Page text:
So where do we begin this queer tale? Here are some highlights:
Glen was a performance art superstar at Los Angeles leather bars in the ’80s where he’d fire up a skillet live onstage while carrying on in a frock—right next to where guys were hooking up and, you know, fisting each other.
Glen’s album from this early period, Chicken & Biscuits, is a fearless and fearsome explosion of electronics that is one of the best albums ever recorded in my opinion. It’s ultra-scary cornpone drag queen music by way of the Forbidden Zone.
Maybe that’s what attracted RuPaul, who was Glen’s backup singer, pre-Supermodel Of The World.
Glen’s been an actor, and he’s not-so-secretly Canadian (born and raised in Manitoba).
But perhaps Glen Meadmore’s greatest legacy was to be the very first person to fuse punk rock and country music into a genre some call “Cowpunk.” It’s kind of a big deal—Glen was the originator who put these two great outlaw tastes together. It’s been a rip-roarin’ popular sound ever since.
Of course, when Glen serves up Cowpunk it’s got a thick frosting of LGBTQ lust on top like marshmallow fluff. YUM.
It’s Glen’s comeback after an extended break during Covid. Do not miss this show!
I first met Glen exactly seventeen years ago when we hosted him on The Queer Edge with Jack E. Jett & Sandra Bernhard—check it out:
Glen and I reconnected over dinner at The Kitchen, tucked behind the gay club Akbar over in Silverlake.
My hubby and I walk in and there’s Glen looking really handsome. I mean, as an O.G. punk he could be a broken down wreck by now. Not Glen. Look at the photo my husband Ryan Cameron took at the top of this post. Glen’s radiant, trim—and making me look like a wreck at age 50.
“I’ve never been a drinker,” Glen says as he thumbs the app on his smartphone. Nosy me sees dicks and buttcheeks on his screen. What’s happening, Glen?
“Oh, it’s just Grindr,” he says nonchalantly. I suppose this isn’t out of character for the man who supplied the best parts of the Hustler White soundtrack for Bruce LaBruce and Rick Castro. Now we’re all hustlers on the apps.
Are you going to jet out of here for a hookup?
“No—just checking in with some regulars,” Glen says as he turns off the phone and tucks it away. He turns his full attention to us, smiles and proceeds to give me just about the longest, warmest hug I’ve had in quite some time.
Before we can dig into the interview (and our delicious buttermilk fried chicken—very appropriate meal for the King of Kuntry), Glen’s old friend Jane Cantillon—TV producer, classic punk rocker, and singer of the Dick & Jane Family Orchestra—arrives with a small party and swoons with happiness in seeing her pal.
We invite Jane & Co. to sit next to us. She chimes in at various points (and shoves her phone with another punk performance art legend, Johanna Went, into Glen’s ear for a pretty exciting convo we get to eavesdrop on).
The wait staffed fusses over Glen. Ryan and I feel like we are dining with a superstar (we are). Glen’s a limo driver for celebrities and famous executives so he didn’t bat an eyelash at the attention.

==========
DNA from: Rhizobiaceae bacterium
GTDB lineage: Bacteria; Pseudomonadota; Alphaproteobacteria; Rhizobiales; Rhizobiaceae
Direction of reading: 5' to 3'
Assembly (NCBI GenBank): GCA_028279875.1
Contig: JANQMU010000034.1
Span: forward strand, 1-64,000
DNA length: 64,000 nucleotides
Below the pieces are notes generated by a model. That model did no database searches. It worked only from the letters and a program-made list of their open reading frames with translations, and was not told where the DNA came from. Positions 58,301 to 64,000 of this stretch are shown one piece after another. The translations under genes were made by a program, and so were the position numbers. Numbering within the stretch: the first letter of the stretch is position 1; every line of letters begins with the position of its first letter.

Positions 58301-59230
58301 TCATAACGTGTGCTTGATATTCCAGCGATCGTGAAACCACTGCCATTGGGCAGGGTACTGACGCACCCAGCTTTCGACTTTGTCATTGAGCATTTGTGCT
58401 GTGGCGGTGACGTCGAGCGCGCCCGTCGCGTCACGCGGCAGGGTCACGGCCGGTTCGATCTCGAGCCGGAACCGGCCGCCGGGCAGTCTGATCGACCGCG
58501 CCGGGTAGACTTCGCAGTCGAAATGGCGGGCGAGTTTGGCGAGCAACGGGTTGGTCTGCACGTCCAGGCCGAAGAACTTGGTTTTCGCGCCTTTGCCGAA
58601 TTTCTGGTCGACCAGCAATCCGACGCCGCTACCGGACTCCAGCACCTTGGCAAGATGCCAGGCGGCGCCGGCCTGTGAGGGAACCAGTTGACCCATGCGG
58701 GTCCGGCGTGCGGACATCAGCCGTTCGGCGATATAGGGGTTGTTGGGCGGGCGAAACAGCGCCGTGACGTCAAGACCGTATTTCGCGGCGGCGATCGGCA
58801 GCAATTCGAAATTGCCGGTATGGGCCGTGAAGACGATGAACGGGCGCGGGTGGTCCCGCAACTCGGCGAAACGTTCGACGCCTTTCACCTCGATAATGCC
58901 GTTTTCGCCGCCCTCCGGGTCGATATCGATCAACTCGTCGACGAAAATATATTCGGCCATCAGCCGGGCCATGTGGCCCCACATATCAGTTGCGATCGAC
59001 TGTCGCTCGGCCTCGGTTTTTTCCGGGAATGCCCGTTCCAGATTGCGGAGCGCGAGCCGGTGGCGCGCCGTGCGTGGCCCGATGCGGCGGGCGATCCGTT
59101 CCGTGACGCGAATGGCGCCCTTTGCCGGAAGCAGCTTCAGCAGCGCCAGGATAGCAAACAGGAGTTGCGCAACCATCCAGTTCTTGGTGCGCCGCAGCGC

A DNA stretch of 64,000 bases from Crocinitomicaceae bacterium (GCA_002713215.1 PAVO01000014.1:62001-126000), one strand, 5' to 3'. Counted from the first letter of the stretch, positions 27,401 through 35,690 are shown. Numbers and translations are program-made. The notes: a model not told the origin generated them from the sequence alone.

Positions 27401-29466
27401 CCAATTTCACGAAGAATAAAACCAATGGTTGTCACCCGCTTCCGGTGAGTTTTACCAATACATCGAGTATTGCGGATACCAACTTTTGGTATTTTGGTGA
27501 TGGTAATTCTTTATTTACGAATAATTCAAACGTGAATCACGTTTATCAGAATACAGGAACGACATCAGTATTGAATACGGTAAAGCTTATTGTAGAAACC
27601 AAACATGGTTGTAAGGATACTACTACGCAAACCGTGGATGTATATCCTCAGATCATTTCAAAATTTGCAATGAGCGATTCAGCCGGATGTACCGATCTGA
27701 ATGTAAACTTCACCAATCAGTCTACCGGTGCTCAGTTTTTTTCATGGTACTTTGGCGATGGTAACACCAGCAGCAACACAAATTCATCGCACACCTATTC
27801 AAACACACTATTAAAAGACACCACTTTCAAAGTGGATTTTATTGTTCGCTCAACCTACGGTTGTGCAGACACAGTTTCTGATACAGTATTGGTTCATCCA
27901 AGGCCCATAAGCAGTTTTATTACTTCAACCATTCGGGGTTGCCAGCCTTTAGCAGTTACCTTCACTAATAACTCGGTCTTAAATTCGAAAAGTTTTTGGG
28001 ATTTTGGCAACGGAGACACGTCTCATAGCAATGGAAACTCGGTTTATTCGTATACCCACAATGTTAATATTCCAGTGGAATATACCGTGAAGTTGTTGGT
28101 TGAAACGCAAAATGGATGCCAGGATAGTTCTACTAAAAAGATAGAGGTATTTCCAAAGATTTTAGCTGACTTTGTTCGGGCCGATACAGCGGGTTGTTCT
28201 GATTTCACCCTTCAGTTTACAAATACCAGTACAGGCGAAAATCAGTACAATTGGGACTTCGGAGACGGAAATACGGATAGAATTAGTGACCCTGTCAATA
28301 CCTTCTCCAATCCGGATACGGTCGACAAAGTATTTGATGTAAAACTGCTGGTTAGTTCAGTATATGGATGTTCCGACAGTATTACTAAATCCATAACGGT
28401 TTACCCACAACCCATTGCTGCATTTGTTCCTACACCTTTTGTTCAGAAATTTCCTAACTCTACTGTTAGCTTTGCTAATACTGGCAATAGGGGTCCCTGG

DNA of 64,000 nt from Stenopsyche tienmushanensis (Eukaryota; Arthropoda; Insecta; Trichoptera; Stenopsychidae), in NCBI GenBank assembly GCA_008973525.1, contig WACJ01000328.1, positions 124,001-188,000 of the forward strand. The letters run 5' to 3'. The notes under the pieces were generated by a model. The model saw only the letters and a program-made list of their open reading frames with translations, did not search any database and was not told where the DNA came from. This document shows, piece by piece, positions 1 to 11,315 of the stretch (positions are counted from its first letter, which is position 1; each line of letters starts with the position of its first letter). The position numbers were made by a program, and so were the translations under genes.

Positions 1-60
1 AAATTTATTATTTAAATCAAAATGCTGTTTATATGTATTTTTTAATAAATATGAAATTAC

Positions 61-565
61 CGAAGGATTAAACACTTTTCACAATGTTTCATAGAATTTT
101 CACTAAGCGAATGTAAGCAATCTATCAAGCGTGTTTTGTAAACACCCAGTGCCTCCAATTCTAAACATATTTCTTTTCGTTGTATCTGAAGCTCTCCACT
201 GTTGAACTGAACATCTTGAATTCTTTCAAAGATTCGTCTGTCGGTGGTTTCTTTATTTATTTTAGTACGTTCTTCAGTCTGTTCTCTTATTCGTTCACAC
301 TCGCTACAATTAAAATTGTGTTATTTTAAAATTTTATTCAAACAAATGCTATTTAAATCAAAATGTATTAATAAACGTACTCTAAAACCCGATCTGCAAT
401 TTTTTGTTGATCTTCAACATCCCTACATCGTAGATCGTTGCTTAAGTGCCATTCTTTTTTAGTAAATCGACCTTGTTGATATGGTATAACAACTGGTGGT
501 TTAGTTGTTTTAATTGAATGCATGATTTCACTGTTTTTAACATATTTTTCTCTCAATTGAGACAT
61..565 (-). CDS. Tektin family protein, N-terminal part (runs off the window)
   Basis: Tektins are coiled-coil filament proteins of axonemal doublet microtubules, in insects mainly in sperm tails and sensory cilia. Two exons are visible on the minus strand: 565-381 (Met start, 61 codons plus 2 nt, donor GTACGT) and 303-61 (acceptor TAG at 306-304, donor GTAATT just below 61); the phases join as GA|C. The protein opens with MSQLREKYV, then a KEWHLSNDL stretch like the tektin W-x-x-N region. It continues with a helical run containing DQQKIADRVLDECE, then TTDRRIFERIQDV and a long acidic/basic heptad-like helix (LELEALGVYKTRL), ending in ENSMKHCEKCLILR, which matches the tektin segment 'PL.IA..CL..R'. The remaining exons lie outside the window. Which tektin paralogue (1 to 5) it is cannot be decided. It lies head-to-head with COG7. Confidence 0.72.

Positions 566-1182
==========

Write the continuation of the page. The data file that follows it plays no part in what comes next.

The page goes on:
It was a warm ‘n fuzzy Hollywood evening, and I’m proud to share the highlights with you below. All the responses are Glen’s except where noted.
Where did your interest in country music come from? What was that from growing up in Manitoba?
Well, my kokum, which is grandmother in Cree, was a big country fan. She took me to see Jim Reeves when I was four years old. So that was probably subconsciously an influence. And I always rebelled against country. I always thought it was corny and you know, not my thing.
But when I wanted to do something that was different I said, I’m going to do my slant on country. I’m going to make country weird. I’m going to make it loud. I’m going to make it all the things that people didn’t want country to be. So I did that and nobody else is doing what we do with country. Nobody. They’re always kind of Neo-traditional or something. And you know, I just I would rather mix genres. I think mixing genres is more interesting.
They say that are you the nastiest country singer of all time?
Oh really? I don’t know about that. [Jane Cantillon reaches over to our booth and presses her phone to Glen’s ear.] Hi Johanna! [Legendary legend Johanna Went calls in—you know, NBD…. Glen and Johanna chat for awhile and plan a visit up in Ventura. Can I go too?]
You lead an exciting lifestyle…
Very rarely do I see people when I go out. I think you’re a conduit you’re…
Yeah, you facilitate.
Why did you choose LA?
Did you have a crush on a guy here or something…?
No, actually. I just wondered what Los Angeles was. Because I would watch silent movies back in Canada and I would fantasize about looking at the palm trees in those movies and wonder, Do they really exist? It looked so glamorous. And I would fantasize about it whether it was like that in real life.
I went to London. It didn’t click—didn’t click in London. And I said, Oh, on the way back I’ll stop in L.A. and see what it’s like. As we were landing, I could see silhouettes of palm trees in the dark. It was night. And I was looking out the window. Oh my god it really is palm trees! I was so excited. That was was it. I instantly wanted to be here forever after that. The palm trees are what made me stay here. I just fell in love with it. I instantly had chemistry like I had been here before. I felt at home. If you ever had that feeling…